Though the issue has not been given sufficient attention on the campaign trail, here’s a breakdown on what the parties have to say on housing.

CONSERVATIVE: Stephen Harper

In last week’s federal debate, Harper said he believes “the housing story is a very positive story in this country.” He points to homeownership growth as a result of lower interest rates and the home renovation tax credit.

According the Harper’s platform, over the next four years, the Conservative government will commit $2.3 billion per year to give Canadians access to affordable housing. In addition, his Home Buyer’s Plan will “allow aspiring homeowners to make tax-free withdrawals from their Registered Retirement Savings Plans to finance the purchase or construction of their first home.” The Conservatives would increase the allowable RRSP withdrawal from $25,000 to $35,000.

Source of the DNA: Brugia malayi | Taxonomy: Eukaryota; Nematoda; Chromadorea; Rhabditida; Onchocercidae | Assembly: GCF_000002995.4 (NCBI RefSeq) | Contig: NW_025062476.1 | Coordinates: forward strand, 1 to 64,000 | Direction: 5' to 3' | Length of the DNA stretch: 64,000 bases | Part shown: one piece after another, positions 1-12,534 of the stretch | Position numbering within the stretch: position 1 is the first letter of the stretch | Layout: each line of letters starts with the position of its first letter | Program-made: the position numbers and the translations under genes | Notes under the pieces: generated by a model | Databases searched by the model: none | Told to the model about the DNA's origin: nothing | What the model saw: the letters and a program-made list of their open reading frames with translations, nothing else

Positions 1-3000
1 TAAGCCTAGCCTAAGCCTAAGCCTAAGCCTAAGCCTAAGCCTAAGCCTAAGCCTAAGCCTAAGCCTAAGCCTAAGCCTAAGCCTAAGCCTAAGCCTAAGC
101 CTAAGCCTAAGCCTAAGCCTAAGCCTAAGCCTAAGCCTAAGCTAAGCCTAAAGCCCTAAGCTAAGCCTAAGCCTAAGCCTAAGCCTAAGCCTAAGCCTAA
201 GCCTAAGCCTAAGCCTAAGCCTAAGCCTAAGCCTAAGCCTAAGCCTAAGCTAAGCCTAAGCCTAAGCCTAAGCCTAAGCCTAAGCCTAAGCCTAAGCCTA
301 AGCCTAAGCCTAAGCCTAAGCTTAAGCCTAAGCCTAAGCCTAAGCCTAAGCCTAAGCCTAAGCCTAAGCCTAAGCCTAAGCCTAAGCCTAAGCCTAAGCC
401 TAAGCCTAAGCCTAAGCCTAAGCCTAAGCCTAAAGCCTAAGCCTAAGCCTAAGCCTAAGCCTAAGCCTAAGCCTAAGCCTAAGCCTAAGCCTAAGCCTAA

Over the next five years, Harper has committed over $86,000,000 in funding to the City of Toronto for projects in the community that prevent and reduce homelessness.

LIBERAL: Justin Trudeau

Earlier this month at Alexandra Park Community Centre in Toronto, Trudeau said, “Investing in social housing is much more than putting a roof over people’s heads. It also creates stable, well-paid jobs that families can rely on.” The Liberal leader continued on to say, “We know that access to affordable and safe housing is part of the solution to many social issues, such as child poverty, student debt and our ability to help people with serious mental health issues and addiction.”